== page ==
17

I have been experimenting a little with EntityFramework, and after facing the error bellow, i tried using ThenInclude to resolve it.

The expression '[x].ModelA.ModelB' passed to the Include operator could not be bound

But now it seems i lack some understanding of why it did solve the problem

What's the difference between this:

.Include(x => x.ModelA.ModelB)

And this:

.Include(x => x.ModelA).ThenInclude(x => x.ModelB)
6
  • 1
    There is a string version that lets you pass "ModelA.ModelB". – Henk Holterman Apr 5 '18 at 9:51
  • .Include(x => x.ModelA.ModelB) worked in EF6, but it doesn't work in EF Core. In EF Core you have to use "ThenInclude". – RavingDev Apr 5 '18 at 10:14
  • @RavingDev : I am curious about the reason behind this behaviour on EF Core, is there any article explaining it? I could not find any one. – Oxald Apr 5 '18 at 10:32
  • 1
    In this case there is no difference. What exact EF Core version are you on? Because both work in the latest EFC 2.0.2 – Ivan Stoev Apr 5 '18 at 10:33
  • @IvanStoev i'm using EFC 1.1.1 – Uentee Apr 5 '18 at 11:41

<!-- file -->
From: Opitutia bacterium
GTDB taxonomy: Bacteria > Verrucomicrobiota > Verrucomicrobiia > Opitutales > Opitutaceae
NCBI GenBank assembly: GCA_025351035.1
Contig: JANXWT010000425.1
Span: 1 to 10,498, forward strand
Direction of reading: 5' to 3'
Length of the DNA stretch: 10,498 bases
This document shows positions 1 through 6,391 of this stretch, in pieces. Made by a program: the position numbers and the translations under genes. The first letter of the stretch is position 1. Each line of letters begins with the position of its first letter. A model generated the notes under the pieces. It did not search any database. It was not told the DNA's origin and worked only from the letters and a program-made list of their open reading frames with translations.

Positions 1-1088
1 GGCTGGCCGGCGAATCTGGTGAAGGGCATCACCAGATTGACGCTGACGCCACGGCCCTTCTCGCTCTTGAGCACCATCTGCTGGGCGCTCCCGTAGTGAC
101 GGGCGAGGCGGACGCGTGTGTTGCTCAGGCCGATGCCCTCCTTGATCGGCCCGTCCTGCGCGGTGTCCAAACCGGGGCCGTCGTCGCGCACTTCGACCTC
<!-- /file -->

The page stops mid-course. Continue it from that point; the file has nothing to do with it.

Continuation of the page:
14

"Include" work well with list of object but if need to get multi-level data then "ThenInclude" is the best fit. Let me explain it with an example. Say we have two entities Organization and Clients,

public class Company
{
    public string Name { get; set; }

    public string Location { get; set; }

    public List<Client> Clients {get;set;}
}

 public class Client
 {
    public string Name { get; set; }

    public string Domains { get; set; }

    public List<string> CountriesOfOperation { get; set; }
 }

Now if you want just companies and whole client list of that company you can just use "Include",

using (var context = new YourContext())
{
  var customers = context.Companies
    .Include(c => c.Clients)
    .ToList();
}

But if you want company and the "CountriesOfOperation" as related data then you can use "ThenInclude" after including Clients like below,

using (var context = new MyContext())
{
   var customers = context.Companies
    .Include(i => i.Clients)
      .ThenInclude(a => a.CountriesOfOperation)
    .ToList();
}
0
0

The difference is that Include will reference the table you are originally querying on regardless of where it is placed in the chain, while IncludeThen will reference the last table included. This means that you would not be able to include anything from your second table if you only used Include.

Your Answer

By clicking “Post Your Answer”, you agree to our terms of service, privacy policy and cookie policy

Not the answer you're looking for? Browse other questions tagged or ask your own question.